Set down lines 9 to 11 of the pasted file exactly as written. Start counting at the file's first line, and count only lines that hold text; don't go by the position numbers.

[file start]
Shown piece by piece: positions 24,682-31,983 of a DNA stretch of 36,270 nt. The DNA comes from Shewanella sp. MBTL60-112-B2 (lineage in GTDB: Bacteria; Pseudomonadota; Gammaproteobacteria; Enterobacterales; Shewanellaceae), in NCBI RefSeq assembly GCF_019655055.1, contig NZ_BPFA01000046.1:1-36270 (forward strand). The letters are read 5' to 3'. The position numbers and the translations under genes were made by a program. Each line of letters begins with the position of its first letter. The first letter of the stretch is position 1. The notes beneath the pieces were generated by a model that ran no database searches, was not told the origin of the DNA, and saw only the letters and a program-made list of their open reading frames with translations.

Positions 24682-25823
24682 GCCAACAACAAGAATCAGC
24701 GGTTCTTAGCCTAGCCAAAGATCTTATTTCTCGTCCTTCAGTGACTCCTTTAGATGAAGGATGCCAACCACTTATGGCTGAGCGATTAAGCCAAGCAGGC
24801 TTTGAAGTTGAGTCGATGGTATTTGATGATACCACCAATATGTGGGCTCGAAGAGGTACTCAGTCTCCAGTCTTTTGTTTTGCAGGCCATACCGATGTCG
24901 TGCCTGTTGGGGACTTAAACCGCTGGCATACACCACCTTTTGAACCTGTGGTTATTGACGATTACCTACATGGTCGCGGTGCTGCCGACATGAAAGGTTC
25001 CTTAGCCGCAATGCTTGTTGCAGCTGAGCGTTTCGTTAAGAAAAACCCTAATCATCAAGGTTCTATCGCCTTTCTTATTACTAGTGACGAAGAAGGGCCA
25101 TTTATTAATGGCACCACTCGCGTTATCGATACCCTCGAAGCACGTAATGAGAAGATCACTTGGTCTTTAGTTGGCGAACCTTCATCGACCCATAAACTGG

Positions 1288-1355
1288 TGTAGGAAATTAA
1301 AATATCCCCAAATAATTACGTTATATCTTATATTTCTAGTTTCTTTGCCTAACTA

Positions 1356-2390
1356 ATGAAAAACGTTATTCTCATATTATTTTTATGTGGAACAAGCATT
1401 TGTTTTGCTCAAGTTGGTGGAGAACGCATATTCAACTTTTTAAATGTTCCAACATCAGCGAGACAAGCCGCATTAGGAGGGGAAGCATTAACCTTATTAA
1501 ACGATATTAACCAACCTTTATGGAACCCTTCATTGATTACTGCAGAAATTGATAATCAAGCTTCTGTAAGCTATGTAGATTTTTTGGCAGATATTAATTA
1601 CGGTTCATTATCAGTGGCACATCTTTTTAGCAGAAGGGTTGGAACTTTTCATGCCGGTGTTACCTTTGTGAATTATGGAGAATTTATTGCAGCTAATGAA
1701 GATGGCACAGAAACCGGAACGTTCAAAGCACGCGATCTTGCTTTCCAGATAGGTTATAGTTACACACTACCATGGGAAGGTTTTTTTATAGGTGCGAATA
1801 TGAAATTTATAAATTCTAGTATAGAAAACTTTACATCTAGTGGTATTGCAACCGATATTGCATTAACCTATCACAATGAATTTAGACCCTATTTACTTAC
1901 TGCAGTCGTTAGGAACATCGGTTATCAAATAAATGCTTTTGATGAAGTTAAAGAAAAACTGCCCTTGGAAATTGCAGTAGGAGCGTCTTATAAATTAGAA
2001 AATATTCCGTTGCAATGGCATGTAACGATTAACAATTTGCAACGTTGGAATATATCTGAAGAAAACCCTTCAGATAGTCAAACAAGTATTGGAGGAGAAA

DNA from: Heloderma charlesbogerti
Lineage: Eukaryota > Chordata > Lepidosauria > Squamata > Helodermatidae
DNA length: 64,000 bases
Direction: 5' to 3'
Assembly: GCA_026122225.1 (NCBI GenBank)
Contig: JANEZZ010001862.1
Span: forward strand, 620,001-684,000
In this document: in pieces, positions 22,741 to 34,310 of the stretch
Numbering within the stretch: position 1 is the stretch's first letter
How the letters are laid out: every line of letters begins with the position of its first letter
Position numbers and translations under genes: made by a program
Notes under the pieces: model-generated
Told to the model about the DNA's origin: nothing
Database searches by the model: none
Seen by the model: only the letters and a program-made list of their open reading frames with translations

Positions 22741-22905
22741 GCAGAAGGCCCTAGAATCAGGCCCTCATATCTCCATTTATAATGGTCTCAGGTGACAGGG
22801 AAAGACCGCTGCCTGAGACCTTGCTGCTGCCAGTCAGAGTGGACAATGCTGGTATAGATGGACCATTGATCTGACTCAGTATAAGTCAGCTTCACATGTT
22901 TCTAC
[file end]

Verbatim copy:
Positions 1288-1355
1288 TGTAGGAAATTAA
1301 AATATCCCCAAATAATTACGTTATATCTTATATTTCTAGTTTCTTTGCCTAACTA